Ten years ago, when leaders first broached the idea for the Jewish Community Center of Middlesex County and the Metuchen-Edison YMCA to share facilities on one community campus, many people on both sides said it would never work.
After all, how could two faith-based organizations with different traditions possibly collaborate yet independently maintain those traditions?
A decade later, the partnership, still the only one of its kind in the country, has brought booming membership, expanded programming, and financial stability to both institutions in an age when many nonprofit institutions are struggling through a bad economy.
On April 3, community members, politicians, and leaders of both institutions gathered at the Edison campus to celebrate the milestone anniversary and cut the ribbon on a new $1.7 million, 6,000-square-foot fitness center expansion.
“We believed in a joint mission and worked together for the greater good of the community,” JCC executive director Dorothy Rubinstein told the gathering. “Philosophically, we share the ideals of strength of mind, body, family, and community.”
The campus has a combined membership of 8,000, which is not broken down by institution. The Y, which began the fitness center fund-raising campaign five years ago, projects a 25 percent increase in overall membership as a result of the new athletic center.
In the last decade, Rubinstein estimated that Jewish membership, which had dropped to 1,000 before the partnership, had increased by 150 percent, many drawn by the upgraded athletic facilities.
“They figured why they should go to a gym when they can get the same fitness classes and equipment here as well as all our other services and programming,” she said.
The partnership was hatched when the Y wanted to establish a presence in north Edison, but found costs — particularly for a pool — prohibitive.
The JCC, facing a declining Jewish population in northern Middlesex County, had its own financial woes.
Rubinstein recalled sitting in former JCC director Iris Baumgarten’s office when former YMCA CEO William Lovett called to propose the collaboration.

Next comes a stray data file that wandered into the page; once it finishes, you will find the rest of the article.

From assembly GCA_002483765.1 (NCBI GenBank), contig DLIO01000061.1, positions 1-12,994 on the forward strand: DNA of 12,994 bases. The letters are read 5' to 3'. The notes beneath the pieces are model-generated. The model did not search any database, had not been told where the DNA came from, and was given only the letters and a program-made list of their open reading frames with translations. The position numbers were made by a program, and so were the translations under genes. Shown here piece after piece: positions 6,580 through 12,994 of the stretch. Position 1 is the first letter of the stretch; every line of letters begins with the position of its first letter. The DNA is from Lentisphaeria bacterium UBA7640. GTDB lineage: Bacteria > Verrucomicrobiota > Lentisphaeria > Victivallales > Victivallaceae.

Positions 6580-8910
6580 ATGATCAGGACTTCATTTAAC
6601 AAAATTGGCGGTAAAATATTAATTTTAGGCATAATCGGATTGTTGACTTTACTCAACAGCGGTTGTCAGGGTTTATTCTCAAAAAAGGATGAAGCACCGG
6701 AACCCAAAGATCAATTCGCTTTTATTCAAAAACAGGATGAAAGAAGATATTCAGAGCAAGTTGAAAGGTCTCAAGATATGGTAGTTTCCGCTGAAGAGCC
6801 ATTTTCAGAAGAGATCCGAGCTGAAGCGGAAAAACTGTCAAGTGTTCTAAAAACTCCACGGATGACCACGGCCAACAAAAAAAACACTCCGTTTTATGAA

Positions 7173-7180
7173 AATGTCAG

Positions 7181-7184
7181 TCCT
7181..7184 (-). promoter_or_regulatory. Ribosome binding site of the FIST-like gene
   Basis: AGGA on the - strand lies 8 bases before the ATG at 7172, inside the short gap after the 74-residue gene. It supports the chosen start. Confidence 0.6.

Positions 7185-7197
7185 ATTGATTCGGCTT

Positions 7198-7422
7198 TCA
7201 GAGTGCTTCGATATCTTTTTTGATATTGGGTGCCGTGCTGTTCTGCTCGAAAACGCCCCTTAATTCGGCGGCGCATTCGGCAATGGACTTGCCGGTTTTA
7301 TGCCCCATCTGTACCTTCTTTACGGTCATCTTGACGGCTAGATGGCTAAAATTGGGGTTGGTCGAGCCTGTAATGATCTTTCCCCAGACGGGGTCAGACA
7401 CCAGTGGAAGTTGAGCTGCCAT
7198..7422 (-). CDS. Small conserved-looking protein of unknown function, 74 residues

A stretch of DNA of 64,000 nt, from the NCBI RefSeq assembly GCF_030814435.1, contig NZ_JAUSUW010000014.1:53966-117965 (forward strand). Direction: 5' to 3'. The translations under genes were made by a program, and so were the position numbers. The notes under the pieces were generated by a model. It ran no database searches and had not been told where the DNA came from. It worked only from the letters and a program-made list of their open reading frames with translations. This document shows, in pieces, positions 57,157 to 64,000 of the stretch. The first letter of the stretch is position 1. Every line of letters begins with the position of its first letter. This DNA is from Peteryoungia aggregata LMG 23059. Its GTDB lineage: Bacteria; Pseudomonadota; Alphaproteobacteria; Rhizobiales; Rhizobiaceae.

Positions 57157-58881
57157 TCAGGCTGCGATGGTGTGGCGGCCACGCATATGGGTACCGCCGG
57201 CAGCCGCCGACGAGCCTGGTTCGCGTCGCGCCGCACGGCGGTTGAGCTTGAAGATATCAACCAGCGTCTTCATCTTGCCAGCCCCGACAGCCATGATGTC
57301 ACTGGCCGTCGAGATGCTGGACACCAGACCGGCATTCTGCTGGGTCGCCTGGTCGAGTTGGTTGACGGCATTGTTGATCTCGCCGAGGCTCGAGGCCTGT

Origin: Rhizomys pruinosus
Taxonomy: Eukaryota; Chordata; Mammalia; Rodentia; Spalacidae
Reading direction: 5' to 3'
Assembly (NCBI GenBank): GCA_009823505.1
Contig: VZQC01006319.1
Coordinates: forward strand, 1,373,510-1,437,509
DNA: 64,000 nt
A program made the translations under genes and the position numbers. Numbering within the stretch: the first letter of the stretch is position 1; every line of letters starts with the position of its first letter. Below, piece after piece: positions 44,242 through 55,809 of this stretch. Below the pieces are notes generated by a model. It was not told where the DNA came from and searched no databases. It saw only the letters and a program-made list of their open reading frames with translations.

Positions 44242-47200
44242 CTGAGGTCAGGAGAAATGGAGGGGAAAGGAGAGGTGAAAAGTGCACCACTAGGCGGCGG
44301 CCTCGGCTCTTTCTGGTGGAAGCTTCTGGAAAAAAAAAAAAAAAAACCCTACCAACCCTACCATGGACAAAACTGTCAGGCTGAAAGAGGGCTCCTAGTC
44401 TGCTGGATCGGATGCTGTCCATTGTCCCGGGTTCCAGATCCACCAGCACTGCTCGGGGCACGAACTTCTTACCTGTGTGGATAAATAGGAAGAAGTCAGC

“It was like lights went off in my head,” she recalled.
The campus raised $3 million for the project, including a $500,000 special state grant and a $50,000 grant from Middlesex County. Money was also donated by corporations, foundations, financial institutions, and the more than 300 business owners in the Oak Tree Road area, where the facility is located.
JCC president Howard Zuckerman said selling some of its “underutilized property” to the Y to develop upgraded fitness facilities saved “hundreds of thousands if not millions” of dollars, which both institutions invested in expanded services and programming.
He praised the “unprecedented leadership” of people who were able to put aside differences for the greater good of the community. “May we all go from strength to strength,” he added.
The partners emphasized shared ideals and a welcoming atmosphere in their culturally diverse area of north Edison, near the Iselin border. The area has a significant Asian population, particularly Indian. The membership includes blacks and whites and Jews, Christians, Muslims, Hindus, and Buddhists.
Lucinda Florio, board chair of what is now the YMCA of Metuchen, Edison, Woodbridge & South Amboy, said the campus “has become a cornerstone in the north Edison community. It is a spirit of fellowship and the sharing of common values that has sustained this successful partnership.”
The JCC and Y are closed on Christmas, Easter, Rosh Hashana, and Yom Kippur. However, each also operates independently and the JCC has maintained a full slate of Jewish programming, including Bright Beginnings preschool, after-school youth enrichment programs, a senior adult club, youth swim team, and tween fitness programs. It offers women- and men-only swim times for observant Jews, with the cooperation of the Y, and its facilities are kosher.
Y CEO Scott Lewis said he believes it is time to take the collaboration a step further by sharing staff and resources.
“We want to continue to be creative,” he said. “It seems to be the logical next step in this evolution.”